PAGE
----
Banco Popolare, BPM agree merger deal with $1.1B capital increase

Banco Popolare and Banca Popolare di Milano (BPM) agreed to merge on Wednesday in a much-anticipated deal to create Italy's third-biggest bank.

The merger - which a source said had received a preliminary green light from the European Central Bank (ECB) - could prompt more tie-ups in a fragmented industry, buttressing profits and capital levels at a time when negative interest rates are hitting revenues.

After all-day board meetings, the banks said in a late-evening statement that as part of the deal Banco Popolare, the weakest of the two due to a larger stock of bad loans, would carry out a capital increase for 1 billion euros ($1.1 billion).

The capital strengthening was one of the conditions set by the ECB to approve the deal. After the cash call, to be completed by the end of October, the combined group will have a Common Equity Tier 1 ratio of 13.6 percent, the banks said.

Alessia Pierdomenico | Bloomberg | Getty Images

The merged bank, to be headquartered in Milan and Verona, will have around 171 billion euros in assets, 2,500 branches and more than 25,000 staff - making it the country's third biggest lender behind Intesa Sanpaolo and UniCredit.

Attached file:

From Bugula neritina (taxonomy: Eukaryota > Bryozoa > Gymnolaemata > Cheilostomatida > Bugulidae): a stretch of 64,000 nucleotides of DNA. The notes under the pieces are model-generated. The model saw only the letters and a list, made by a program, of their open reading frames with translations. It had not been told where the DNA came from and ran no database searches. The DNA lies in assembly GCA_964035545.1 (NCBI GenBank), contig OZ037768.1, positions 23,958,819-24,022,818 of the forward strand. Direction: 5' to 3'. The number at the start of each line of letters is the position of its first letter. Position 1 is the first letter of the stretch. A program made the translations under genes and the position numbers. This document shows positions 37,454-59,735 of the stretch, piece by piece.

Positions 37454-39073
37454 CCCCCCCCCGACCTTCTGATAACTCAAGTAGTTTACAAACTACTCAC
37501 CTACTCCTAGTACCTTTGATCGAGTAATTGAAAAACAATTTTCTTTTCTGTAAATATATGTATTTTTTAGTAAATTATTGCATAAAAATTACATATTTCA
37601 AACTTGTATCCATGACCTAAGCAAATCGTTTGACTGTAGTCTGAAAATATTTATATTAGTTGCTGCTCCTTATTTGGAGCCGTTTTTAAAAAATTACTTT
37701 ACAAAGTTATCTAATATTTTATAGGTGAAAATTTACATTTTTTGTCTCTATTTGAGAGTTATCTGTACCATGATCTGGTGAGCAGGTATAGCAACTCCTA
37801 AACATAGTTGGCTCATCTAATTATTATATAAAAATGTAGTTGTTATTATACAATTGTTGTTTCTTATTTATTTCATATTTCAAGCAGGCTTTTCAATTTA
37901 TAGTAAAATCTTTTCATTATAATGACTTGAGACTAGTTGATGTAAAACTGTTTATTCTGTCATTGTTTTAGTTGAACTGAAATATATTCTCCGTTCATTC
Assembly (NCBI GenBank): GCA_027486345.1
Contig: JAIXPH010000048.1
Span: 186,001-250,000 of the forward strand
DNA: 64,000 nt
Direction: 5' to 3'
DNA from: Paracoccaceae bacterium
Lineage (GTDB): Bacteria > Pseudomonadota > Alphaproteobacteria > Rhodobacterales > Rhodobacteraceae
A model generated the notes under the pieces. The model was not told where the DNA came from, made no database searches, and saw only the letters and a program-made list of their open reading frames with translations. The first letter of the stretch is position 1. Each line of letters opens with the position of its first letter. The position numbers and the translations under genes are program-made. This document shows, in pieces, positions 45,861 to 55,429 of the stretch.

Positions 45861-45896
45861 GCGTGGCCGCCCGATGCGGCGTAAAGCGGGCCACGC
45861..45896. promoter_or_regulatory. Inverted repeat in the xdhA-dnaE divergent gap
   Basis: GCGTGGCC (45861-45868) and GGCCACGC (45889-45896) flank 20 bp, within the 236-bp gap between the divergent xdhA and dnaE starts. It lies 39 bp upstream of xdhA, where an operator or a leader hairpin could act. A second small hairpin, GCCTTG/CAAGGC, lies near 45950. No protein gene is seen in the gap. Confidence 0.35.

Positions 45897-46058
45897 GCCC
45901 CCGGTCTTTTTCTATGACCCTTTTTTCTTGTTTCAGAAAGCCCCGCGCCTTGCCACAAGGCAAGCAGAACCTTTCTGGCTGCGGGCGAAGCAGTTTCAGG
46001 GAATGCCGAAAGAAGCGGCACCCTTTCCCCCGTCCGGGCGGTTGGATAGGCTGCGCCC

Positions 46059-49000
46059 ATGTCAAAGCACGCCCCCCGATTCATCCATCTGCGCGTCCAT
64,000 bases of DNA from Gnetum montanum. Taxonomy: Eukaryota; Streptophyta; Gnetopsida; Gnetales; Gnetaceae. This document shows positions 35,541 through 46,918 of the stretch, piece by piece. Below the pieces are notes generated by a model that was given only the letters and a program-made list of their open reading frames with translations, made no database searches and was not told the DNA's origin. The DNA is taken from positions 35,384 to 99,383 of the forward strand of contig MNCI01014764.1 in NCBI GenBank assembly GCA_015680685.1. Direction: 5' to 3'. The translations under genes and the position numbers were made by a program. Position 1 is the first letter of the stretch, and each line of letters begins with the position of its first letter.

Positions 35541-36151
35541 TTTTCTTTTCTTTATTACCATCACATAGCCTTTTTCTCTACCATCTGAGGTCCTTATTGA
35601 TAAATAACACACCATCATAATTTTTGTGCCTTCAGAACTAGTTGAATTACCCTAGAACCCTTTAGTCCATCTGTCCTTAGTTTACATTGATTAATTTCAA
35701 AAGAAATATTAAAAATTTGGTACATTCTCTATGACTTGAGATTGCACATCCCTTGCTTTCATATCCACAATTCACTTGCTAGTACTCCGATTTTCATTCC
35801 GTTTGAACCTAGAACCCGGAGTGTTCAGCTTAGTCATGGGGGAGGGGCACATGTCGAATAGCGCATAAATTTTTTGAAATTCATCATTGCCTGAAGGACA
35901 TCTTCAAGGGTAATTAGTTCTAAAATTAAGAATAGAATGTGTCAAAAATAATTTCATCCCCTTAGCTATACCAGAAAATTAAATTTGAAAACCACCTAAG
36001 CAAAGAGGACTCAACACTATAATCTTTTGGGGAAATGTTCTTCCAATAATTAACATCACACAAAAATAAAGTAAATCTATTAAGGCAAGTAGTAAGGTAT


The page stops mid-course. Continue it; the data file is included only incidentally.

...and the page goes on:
The deal creates a banking heavyweight in northern Italy, with synergies from the tie-up estimated at 365 million euros a year from 2018.

The new group's chief executive will be BPM's current CEO Giuseppe Castagna, with Banco Popolare's Carlo Fratta Pasini serving as chairman. Banco Popolare's shareholders will have 54 percent of the combined bank, with BPM investors taking the rest.

The cash call, for which a pre-underwriting agreement has been signed by Mediobanca and Merrill Lynch, could include the issuing of financial instruments that can be converted into shares, they said.

The deal also envisages spinning off some of the banks' branches in Lombardy into an entity that will remain separate from the main group for three years - a move intended to grant BPM some sort of autonomy, albeit for a limited amount of time, as requested by its powerful union shareholders.

"Capital and governance are now fine," a source familiar with the ECB's thinking said. "The ECB has given an informal, preliminary go-ahead."

The two banks still need to present a business plan within a month. The deal also needs the approval of both lenders' shareholders, with a vote due to take place by Nov., 1 2016.

Italy's government has firmly thrown its weight behind the merger, the first to result from banking reform last year that was intended to encourage tie-ups.

Months of talks between the two cooperative banks had stalled due to ECB demands for a strong capital base and asset quality. The banks, reluctant to ask their investors for more money, had initially ruled out raising capital.

The chief of ECB banking supervision, Danielle Nouy, said on Wednesday it would not impose the same conditions on smaller mergers, adding there was room for more consolidation in Italy.